Researchers found childhood mental health problems also had significant effects on inhibiting social mobility across and within generations and reduced the number of distinct continuous jobs a person held as an adult. This is important because one way people increase their income is by changing jobs by moving on to better opportunities.

The research was supported by a grant from the U.S. National Institute on Aging and was conducted through the RAND Labor and Population program. The program examines issues involving U.S. labor markets, the demographics of families and children, social welfare policy, the social and economic functioning of the elderly, and economic and social change in developing countries.


Story Source:

The above story is based on materials provided by RAND Corporation. Note: Materials may be edited for content and length.


Journal Reference:

  1. Alissa Goodman, Robert Joyce, James P. Smith. The long shadow cast by childhood physical and mental problems on adult life. Proceedings of the National Academies of Sciences, 2011; DOI: 10.1073/pnas.1016970108

Cite This Page:

RAND Corporation. "Childhood psychological problems have long-term economic and social impact, study finds." ScienceDaily. ScienceDaily, 29 March 2011. <www.sciencedaily.com/releases/2011/03/110328151724.htm>.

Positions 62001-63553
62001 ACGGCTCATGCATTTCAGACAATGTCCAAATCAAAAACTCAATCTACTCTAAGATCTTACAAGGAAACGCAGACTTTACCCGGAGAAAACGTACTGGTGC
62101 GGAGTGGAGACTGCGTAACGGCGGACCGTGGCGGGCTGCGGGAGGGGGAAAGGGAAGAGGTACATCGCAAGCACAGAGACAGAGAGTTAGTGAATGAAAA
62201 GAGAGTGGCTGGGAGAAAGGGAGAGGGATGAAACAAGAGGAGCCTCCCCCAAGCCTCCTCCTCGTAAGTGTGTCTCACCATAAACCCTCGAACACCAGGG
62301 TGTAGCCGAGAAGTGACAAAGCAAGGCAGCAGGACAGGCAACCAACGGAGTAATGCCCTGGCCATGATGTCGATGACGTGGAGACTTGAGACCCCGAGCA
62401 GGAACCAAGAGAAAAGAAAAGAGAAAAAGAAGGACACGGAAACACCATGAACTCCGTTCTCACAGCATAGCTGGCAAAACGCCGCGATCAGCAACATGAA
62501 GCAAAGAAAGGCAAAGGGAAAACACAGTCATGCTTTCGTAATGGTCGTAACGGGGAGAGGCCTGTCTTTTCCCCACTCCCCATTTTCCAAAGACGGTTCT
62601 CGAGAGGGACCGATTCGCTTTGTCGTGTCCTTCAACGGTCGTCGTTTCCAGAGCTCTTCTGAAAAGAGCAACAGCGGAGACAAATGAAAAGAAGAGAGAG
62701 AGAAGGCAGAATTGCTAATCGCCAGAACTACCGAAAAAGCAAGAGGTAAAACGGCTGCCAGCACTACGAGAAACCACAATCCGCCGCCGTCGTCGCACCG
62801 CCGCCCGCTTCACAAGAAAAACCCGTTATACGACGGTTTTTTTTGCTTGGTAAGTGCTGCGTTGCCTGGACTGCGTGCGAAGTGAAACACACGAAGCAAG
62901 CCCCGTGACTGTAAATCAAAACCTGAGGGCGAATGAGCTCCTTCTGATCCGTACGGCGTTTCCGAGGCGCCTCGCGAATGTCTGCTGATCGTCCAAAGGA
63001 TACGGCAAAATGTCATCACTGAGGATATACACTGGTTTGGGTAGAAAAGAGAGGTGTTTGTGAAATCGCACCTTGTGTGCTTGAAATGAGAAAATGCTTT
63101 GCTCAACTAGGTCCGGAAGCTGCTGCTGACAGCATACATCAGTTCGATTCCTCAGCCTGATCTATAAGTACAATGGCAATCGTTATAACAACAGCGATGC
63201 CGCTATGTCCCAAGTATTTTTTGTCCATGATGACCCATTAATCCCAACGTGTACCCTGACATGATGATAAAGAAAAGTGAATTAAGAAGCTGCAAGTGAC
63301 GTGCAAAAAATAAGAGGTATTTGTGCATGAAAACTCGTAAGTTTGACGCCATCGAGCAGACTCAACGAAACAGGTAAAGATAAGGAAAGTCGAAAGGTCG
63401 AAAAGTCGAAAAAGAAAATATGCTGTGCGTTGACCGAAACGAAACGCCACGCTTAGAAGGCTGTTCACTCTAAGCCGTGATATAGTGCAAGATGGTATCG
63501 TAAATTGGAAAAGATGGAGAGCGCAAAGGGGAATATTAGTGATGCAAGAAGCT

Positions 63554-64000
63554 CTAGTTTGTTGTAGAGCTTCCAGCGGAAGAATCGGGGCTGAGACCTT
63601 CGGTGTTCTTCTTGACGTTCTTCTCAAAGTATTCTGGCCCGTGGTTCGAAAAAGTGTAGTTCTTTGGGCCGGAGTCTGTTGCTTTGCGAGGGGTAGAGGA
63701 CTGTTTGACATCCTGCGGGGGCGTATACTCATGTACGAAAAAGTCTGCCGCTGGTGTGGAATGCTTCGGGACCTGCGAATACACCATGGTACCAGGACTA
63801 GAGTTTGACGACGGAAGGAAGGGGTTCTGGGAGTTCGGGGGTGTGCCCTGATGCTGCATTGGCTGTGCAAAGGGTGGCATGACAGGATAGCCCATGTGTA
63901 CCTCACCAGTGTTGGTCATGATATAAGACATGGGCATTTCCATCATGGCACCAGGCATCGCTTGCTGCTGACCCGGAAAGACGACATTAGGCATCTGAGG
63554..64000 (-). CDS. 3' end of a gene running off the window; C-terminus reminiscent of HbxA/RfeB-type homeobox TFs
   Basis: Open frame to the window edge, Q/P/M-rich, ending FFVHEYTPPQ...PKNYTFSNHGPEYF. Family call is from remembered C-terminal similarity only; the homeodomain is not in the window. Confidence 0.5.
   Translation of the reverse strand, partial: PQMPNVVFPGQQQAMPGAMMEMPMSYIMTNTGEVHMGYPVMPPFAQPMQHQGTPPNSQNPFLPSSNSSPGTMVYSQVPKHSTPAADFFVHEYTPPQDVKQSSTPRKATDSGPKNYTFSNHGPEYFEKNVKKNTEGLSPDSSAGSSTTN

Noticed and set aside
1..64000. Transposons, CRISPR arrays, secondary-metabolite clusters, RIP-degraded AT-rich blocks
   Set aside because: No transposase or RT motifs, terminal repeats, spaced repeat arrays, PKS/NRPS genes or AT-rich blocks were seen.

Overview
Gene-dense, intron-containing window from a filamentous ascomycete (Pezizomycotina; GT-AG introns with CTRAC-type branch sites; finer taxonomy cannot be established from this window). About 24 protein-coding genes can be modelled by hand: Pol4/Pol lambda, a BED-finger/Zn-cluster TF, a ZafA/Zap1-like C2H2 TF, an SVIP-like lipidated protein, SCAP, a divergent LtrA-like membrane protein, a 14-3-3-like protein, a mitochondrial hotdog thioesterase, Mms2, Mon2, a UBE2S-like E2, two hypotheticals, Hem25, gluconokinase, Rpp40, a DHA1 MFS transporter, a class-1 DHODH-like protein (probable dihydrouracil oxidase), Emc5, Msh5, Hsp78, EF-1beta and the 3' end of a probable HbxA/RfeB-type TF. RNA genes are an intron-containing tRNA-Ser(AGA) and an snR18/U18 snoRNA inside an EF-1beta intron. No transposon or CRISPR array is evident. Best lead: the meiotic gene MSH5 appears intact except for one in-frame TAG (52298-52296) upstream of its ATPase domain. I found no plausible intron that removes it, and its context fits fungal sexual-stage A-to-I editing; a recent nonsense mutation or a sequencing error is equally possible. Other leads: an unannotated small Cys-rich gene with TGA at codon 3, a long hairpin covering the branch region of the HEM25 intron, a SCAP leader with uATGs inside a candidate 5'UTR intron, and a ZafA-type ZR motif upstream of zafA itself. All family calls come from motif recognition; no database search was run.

RAND Corporation. (2011, March 29). Childhood psychological problems have long-term economic and social impact, study finds. ScienceDaily. Retrieved July 28, 2014 from www.sciencedaily.com/releases/2011/03/110328151724.htm
RAND Corporation. "Childhood psychological problems have long-term economic and social impact, study finds." ScienceDaily. www.sciencedaily.com/releases/2011/03/110328151724.htm (accessed July 28, 2014).

Share This




More Health & Medicine News

Monday, July 28, 2014

Featured Research

from universities, journals, and other organizations


Featured Videos

from AP, Reuters, AFP, and other news services

Deadly Ebola Virus Threatens West Africa

Deadly Ebola Virus Threatens West Africa

AP (July 28, 2014) West African nations and international health organizations are working to contain the largest Ebola outbreak in history. It's one of the deadliest diseases known to man, but the CDC says it's unlikely to spread in the U.S. (July 28) Video provided by AP
Powered by NewsLook.com
$15B Deal on Vets' Health Care Reached